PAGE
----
Planning Authority set to lose magic wand that turns ruins into villas

A MaltaToday investigation that has led to an important reform in planning rules allowing villas to be built in the countryside

The Qala countryside ruins that was once destined to be turned into a villa with pool: first approved, then withdrawn by Joseph Portelli
The Qala countryside ruins that was once destined to be turned into a villa with pool: first approved, then withdrawn by Joseph Portelli

Planning policy changes announced by environment Minister Aaron Farrugia will ensure there will be no repetition of the Qala case in which entrepreneur Joseph Portelli was granteda permit to convert a countryside ruin into a villa on the basis of dubious notarial declarations.

A simple change to the definition of what constitutes a “ruin” in the policy’s glossary will preclude the repetition of egregrious cases in which the Planning Authority’s planning commission, formerly chaired by Elizabeth Ellul, approved the reconstruction of ruins, even rubble piles, into brand new villas with swimming pools.

Many of these were approved on the pretext that these properties were listed in electoral registers dating back to the 1920s and 1930s.

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Martin Saliba, the executive chairman of the Planning Authority, explained that the new policy will ensure that only buildings presently used, as dwellings will be eligible for redevelopment. Moreover the new policy will recognise the importance of ruins in the rural landscape.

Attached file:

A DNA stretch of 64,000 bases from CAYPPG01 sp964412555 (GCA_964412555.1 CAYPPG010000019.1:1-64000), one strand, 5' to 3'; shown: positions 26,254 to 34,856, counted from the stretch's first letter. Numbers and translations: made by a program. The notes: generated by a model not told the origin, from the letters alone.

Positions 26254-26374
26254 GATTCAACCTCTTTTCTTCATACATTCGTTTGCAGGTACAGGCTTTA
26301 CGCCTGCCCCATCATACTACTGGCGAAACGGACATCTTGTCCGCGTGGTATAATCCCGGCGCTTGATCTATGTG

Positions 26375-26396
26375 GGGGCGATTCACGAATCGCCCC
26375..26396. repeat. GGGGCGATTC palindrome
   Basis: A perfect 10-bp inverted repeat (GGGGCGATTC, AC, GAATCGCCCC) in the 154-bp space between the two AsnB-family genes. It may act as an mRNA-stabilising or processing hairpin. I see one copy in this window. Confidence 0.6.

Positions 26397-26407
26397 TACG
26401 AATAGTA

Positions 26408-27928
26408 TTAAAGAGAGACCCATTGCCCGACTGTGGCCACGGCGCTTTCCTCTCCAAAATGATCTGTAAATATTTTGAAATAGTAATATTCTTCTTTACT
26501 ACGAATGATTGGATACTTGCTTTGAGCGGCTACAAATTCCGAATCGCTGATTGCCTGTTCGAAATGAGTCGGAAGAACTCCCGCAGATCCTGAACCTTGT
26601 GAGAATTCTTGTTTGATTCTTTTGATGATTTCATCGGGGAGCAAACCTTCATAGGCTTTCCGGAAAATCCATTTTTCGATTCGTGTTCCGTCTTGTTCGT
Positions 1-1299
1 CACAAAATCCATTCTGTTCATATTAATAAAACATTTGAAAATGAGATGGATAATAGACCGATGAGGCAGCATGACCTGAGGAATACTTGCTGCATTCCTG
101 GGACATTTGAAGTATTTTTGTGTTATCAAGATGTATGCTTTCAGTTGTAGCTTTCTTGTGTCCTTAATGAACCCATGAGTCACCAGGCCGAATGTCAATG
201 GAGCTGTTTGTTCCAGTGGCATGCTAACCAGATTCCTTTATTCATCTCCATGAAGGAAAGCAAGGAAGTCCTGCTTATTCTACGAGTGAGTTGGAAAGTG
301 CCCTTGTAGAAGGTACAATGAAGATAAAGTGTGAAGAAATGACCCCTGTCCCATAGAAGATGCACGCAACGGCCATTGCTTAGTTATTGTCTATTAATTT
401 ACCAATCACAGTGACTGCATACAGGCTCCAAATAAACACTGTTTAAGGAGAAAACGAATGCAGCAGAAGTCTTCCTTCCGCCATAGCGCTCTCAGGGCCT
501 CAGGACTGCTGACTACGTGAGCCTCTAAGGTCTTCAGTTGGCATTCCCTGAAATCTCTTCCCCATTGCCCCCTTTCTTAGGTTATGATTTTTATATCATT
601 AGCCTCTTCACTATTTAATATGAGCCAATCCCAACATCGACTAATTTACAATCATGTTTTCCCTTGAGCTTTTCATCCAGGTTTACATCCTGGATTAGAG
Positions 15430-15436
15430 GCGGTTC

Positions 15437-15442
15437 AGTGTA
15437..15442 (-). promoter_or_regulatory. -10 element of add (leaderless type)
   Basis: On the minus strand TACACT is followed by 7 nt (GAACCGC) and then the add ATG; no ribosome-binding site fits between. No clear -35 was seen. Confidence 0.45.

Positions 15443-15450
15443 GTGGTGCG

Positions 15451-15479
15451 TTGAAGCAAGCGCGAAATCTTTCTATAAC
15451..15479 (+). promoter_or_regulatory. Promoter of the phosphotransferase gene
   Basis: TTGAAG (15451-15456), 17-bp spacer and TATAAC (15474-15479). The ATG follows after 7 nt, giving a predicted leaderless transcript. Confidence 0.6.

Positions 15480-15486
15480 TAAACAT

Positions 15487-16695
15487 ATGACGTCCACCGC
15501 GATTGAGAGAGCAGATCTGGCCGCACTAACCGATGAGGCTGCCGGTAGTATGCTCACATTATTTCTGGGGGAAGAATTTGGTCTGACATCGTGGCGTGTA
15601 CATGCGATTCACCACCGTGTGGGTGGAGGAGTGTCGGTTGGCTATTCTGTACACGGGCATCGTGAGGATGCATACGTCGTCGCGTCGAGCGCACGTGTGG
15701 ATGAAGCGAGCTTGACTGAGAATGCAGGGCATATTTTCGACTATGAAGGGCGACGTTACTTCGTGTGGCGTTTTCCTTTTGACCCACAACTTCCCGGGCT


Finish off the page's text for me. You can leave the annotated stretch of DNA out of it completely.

“A ruin will no longer be eligible for redevelopment as a dwelling,” Martin Saliba categorically said.

Other changes include the preclusion of new stand-alone stables, which will be limited to already existing buildings.

MaltaToday is informed that one important departure is a change to what constitutes a legally constructed building. While the 2014 rural guidelines policy described any countryside buildings constructed before 1978 as being legal, the new policy sets 1967 as the new demarcation date. This means that any building constructed without a permit after 1967 will be considered illegal.

Another loophole plugged in the new policy is the construction of stores by pseudo-farmers registering as such only before presenting an application, to build a new “store”, surround it with a boundary wall, and create their own recreational room right in the middle of the countryside. This loophole will be addressed by increasing the amount of land one has to own to become eligible for such a store, and by ensuring that only farmers who have tilled the land for a period of time are eligible.

The new draft policy, approved by the PA’s executive committee yesterday, will be issued for a six week consultation period to replace the permissive rural guidelines of 2014.

The draft has already been discussed in meetings with environmental NGOs who have contributed to its formulation.

Farrugia explained that the main thrust of the policy is that of benefitting genuine farmers, while minimising impact on the environment. Saliba also said the policy is aimed at controlling, rather than encouraging new buildings. Instead the use of already existing structures will be encouraged.

The new policy will apply to all pending applications, which are decided after its approval. The policy will require another six week public consultation on changes made to the draft to be issued next week and will also have to be discussed in parliament’s environmental committee.